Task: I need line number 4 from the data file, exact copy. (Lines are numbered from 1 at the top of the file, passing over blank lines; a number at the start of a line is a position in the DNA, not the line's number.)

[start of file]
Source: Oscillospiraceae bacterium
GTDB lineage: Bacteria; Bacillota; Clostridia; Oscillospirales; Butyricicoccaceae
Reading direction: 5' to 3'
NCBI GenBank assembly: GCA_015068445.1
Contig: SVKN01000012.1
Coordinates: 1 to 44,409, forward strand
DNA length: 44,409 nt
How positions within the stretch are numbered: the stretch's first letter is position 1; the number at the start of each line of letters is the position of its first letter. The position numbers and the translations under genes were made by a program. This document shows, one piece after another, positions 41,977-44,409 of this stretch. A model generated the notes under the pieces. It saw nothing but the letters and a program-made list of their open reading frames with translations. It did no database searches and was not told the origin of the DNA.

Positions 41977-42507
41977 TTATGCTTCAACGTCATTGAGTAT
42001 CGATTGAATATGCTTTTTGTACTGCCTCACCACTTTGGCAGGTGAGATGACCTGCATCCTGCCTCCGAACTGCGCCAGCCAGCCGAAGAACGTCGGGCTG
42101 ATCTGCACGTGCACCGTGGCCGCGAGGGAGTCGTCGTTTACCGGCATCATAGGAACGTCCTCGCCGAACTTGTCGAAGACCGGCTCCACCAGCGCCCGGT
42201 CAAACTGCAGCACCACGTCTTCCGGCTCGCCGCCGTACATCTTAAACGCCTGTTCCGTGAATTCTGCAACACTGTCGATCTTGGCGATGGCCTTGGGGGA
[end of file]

NCBI GenBank assembly: GCA_015068445.1